Improving Murray ‘in no rush’ to leave Morgantown after up-and-down junior season
Published: Monday, February 4, 2013
Updated: Monday, February 4, 2013 00:02
When Aaric Murray was sitting out last season after transferring to West Virginia from La Salle, he heard one constant message from a lot of people close to him.
"Just play in Morgantown for a year before moving on to bigger and better things in the NBA."
For a 6-foot-10, 245 pound center who can stretch the floor and had already emerged as one of the nation’s premier big men in his first two seasons in college, that wasn’t completely out of the question. But make no mistake about it, it put a lot of pressure on the junior.
"It was just a lot of weight on my shoulders coming into every game," he said. "You feel like you need to go out and perform like some kind of NBA prospect every night, and you start to press a little more. It was tough to stay focused."
And it showed early on in his first season with the Mountaineers.
Although he leads the team in points, rebounds and blocked shots, Murray has also lost a starting job and at one point was left at home while his teammates went to Brooklyn, N.Y., to take on then-No. 3 Michigan.
Throughout this roller coaster of a season, Murray learned those things everyone was telling him were wrong. He’s not ready to leave Morgantown just yet.
"I don’t want to leave like this," Murray said. "I’m not leaving like this.
"I definitely came here to have a great college career with Coach (Bob) Huggins and, as of right now, things are up and down. I’m not leaving like that ... I’m in no rush."
One of Murray’s toughest critics this season has been Huggins, who sees the potential his big man has to offer.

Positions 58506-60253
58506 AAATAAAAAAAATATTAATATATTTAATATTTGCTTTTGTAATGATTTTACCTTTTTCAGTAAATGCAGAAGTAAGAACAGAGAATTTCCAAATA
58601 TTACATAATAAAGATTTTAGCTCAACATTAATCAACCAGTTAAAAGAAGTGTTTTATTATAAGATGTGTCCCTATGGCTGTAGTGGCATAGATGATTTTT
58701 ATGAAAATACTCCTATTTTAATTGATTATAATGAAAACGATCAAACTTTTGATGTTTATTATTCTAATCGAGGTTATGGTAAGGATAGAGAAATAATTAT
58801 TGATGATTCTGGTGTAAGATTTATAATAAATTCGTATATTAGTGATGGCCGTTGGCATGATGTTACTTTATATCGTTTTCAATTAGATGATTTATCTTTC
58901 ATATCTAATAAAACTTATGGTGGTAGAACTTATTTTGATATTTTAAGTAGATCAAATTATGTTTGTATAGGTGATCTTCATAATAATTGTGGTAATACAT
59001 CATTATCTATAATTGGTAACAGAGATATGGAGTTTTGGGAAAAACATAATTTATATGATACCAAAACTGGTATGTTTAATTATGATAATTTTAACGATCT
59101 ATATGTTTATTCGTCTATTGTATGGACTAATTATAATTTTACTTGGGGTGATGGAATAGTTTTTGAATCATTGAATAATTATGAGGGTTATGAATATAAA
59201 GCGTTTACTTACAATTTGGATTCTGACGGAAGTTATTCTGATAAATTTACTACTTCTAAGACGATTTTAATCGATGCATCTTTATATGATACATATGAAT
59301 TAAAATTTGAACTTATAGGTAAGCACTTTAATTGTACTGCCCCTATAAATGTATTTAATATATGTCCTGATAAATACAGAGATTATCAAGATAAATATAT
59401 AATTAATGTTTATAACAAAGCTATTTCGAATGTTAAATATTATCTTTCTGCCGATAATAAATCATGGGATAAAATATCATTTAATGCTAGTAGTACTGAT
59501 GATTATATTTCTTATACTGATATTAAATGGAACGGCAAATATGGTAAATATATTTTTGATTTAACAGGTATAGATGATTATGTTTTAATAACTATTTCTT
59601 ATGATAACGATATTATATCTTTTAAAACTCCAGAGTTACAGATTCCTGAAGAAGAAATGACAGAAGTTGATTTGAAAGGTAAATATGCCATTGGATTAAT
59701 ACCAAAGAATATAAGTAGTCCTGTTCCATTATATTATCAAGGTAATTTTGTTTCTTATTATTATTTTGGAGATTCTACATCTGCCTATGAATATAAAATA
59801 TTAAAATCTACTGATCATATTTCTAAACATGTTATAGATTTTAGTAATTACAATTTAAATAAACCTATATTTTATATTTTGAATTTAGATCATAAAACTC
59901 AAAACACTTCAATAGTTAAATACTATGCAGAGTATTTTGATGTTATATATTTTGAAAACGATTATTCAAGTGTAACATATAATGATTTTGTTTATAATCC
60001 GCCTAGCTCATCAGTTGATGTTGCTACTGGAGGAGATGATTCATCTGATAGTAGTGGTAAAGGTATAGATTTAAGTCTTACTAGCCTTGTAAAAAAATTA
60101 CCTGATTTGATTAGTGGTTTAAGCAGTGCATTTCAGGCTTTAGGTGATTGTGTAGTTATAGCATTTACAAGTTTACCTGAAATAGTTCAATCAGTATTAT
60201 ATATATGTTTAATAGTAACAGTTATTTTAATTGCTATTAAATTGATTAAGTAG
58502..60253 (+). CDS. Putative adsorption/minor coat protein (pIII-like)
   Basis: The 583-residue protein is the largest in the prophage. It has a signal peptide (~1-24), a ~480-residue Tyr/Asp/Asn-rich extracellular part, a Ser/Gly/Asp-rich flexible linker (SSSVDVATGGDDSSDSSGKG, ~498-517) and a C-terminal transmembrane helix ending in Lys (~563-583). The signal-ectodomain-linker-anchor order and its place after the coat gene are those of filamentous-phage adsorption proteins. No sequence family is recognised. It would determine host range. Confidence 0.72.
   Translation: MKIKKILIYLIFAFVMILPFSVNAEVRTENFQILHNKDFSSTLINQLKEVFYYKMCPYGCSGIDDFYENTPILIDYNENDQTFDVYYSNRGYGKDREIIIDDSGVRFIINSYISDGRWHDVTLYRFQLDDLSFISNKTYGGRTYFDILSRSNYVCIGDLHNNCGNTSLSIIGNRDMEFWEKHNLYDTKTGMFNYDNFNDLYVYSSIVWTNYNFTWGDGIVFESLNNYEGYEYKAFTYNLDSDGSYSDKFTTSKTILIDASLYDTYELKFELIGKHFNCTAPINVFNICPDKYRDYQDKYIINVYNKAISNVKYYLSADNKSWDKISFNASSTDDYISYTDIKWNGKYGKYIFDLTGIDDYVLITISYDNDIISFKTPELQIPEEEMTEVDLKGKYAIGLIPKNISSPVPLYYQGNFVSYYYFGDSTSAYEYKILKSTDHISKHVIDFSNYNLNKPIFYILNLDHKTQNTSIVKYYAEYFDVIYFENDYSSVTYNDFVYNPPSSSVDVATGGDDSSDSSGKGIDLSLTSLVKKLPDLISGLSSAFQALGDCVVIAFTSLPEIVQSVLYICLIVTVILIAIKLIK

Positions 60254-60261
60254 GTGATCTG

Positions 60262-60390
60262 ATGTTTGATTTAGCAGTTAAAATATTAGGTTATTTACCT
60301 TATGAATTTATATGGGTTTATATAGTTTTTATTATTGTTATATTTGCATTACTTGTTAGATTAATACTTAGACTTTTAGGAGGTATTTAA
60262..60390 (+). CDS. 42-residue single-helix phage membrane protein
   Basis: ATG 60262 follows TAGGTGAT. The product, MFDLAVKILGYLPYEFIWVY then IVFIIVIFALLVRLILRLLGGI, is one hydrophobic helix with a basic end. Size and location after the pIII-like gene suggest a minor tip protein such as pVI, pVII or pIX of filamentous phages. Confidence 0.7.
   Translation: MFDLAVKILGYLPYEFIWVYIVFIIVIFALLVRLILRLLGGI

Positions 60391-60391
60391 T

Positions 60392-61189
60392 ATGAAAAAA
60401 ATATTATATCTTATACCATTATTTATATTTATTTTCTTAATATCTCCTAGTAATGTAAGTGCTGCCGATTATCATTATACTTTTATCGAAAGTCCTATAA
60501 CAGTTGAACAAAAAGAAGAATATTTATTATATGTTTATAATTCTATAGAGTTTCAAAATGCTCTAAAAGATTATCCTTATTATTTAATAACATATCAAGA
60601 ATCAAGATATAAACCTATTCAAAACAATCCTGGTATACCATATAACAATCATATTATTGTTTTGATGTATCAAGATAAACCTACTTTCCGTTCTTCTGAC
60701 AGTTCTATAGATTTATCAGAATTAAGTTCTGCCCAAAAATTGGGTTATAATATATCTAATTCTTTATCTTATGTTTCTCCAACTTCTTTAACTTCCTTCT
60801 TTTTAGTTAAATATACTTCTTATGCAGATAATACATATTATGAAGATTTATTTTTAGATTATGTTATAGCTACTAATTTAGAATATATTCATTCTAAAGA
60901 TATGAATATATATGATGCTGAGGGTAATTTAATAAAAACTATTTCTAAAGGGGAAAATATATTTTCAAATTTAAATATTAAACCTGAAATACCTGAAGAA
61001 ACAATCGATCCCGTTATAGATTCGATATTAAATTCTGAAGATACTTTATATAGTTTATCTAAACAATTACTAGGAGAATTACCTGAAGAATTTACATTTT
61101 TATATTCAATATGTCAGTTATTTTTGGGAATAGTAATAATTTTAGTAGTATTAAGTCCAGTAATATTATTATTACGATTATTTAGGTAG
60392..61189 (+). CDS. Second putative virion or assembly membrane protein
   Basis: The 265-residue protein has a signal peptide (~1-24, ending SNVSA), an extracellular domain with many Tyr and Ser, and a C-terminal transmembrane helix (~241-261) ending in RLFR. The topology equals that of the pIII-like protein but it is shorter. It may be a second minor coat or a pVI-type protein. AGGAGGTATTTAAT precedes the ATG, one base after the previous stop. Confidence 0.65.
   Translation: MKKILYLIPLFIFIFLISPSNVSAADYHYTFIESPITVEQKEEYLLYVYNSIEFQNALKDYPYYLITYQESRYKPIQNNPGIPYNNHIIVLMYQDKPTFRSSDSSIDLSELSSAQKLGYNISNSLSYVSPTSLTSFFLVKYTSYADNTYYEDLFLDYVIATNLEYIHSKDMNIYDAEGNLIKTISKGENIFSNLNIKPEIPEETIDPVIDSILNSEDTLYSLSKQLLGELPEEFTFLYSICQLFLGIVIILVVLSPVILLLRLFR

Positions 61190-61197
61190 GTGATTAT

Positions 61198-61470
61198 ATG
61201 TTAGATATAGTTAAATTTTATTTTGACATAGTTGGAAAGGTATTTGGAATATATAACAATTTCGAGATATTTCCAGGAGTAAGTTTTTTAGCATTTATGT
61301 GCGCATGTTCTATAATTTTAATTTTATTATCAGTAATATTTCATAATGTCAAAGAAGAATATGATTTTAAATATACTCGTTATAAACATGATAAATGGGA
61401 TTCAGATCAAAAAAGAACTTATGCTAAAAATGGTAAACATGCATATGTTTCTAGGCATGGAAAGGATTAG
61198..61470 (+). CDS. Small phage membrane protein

Murray is currently on his longest streak of double-digit scoring games of the season.
In the last three games, Murray has scored at least 10 points – including going for 17 points and seven rebounds as the Mountaineers nearly upset Kansas a week ago.
It was a game that, even though WVU came out on the losing end, Murray showed a little bit of his progress maturing as a player and handling when Huggins takes him out of games.
"He was miserable to start the (Kansas) game. Let’s be honest, he was terrible," Huggins said. "But to his credit, he came back and played pretty good and played with some enthusiasm.
"Earlier in the year, he wouldn’t have responded that way."
For Murray, the ability to do that came with the realization he needed to just focus on playing basketball, not the person on the sidelines, when he’s in the game.
"You can’t let Coach (Huggins) get to you if he’s yelling at you. You have to listen to the message and not how he’s saying it," Murray said. "I was listening to how he said it instead of what he was saying and getting frustrated and worrying about him instead of playing the game."
The Mountaineers’ victory against Texas Tech this weekend brought them back to just a game below .500 with a stretch of winnable games on the horizon for the next few weeks.
Now’s the time, he said, for WVU to start working toward getting back to the NCAA tournament for the sixth straight year.
"We’re still pushing to get to the NCAA tournament," he said. "It’s just frustrating to keep losing so much and having people that are counting on you feel like they should have never counted on you to do what you’re supposed to do.
"We get all this support from the West Virginia fans, and for us to come out and keep losing – it’s just embarrassing and frustrating."